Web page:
Let’s do a couple of examples. If I run the shortcut today, last month is September 2021, which started on a Wednesday. Step 6 returns 4, and Step 7 returns

(4 - (4 - 1) + 7) mod 7 = (4 - 3 + 7) mod 7 = 8 mod 7 = 1

which makes sense, as there’s one day from the start of September 2021 to the first Thursday of the month.

If you’re wondering why we bothered adding 7 and doing the mod stuff—why not just do 4 - (4 - 1) = 1?—think of what happens when we run the shortcut next month. October 2021 starts on a Friday. Step 6 returns 6, and Step 7 returns

(4 - (6 - 1) + 7) mod 7 = (4 - 5 + 7) mod 7 = 6 mod 7 = 6

and there are, in fact, 6 days from the start of October 2021 to the first Thursday of the month. Here, without the + 7 we would have gotten a result of -1 which is not the number of days from the start of October to its first Thursday. By including the + 7 and mod 7 terms, we have an equation that handles all cases.

This is not nearly as easy to understand as Stephen Millard’s solution, so I didn’t post it to the forum. On the other hand, his solution didn’t exercise my modulo muscles.

By the way, it didn’t take me two weeks to work this out. I had the shortcut written the day of the question, but I soon learned that my splitflow script for creating the table of Shortcuts steps you see above was broken. The Shortcuts team changed the look of the app, and the computer vision functions that splitflow uses weren’t able to figure out the top and bottom boundaries of the steps. So I put this post on ice until I had energy to update splitflow. It still needs some work—the padding above the steps shouldn’t be wider than the padding below—but it’s passable.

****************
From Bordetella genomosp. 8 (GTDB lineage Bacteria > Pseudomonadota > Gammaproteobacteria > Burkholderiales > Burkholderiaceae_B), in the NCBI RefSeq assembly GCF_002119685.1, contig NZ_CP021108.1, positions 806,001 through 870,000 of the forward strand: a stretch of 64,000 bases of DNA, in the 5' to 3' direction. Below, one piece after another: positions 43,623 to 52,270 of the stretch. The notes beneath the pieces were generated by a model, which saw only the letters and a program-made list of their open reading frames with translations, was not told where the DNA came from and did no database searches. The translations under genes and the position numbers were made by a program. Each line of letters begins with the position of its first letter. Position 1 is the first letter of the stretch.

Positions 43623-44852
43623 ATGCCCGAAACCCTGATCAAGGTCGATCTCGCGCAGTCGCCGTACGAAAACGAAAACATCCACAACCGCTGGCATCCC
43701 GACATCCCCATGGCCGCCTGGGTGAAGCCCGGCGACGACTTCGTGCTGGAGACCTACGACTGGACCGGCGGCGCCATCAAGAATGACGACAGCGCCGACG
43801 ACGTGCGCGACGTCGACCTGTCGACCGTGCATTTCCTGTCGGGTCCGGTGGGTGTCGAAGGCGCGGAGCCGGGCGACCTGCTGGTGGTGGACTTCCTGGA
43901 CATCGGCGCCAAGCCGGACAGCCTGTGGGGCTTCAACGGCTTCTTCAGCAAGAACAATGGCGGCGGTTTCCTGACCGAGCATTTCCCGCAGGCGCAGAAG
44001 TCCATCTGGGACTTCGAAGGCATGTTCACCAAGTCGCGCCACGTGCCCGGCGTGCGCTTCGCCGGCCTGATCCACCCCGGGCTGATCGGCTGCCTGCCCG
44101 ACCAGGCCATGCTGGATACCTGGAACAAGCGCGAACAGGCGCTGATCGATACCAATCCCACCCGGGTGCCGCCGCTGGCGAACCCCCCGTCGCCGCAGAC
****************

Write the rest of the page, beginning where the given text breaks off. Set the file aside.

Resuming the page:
Semiautomated LaTeX tables

As a followup to my last post about automating the creation of Markdown tables, here’s a simple pair of functions that’ve been very helpful in making LaTeX tables quickly.

A few years ago, I wrote about how much I hated the syntax of LaTeX tables and how I was shifting to building tables as graphics files that I could insert using the \includegraphics{} command. In the early stages, I was doing this by hand, as outlined in that post, but after I developed a sense of the kind of spacing I liked, I translated that into a set of Python functions that used the ReportLab module to create decent-looking tables as PDF files. A Python solution made the most sense, as the data from which I made the tables typically came out of data analysis done in Python.

The functions I wrote worked well enough, but the overall system was more fussy than it should have been, and I realized I’m better at programming the manipulation of text than the manipulation of graphics. So I started thinking about ways to make LaTeX tables directly from Python data.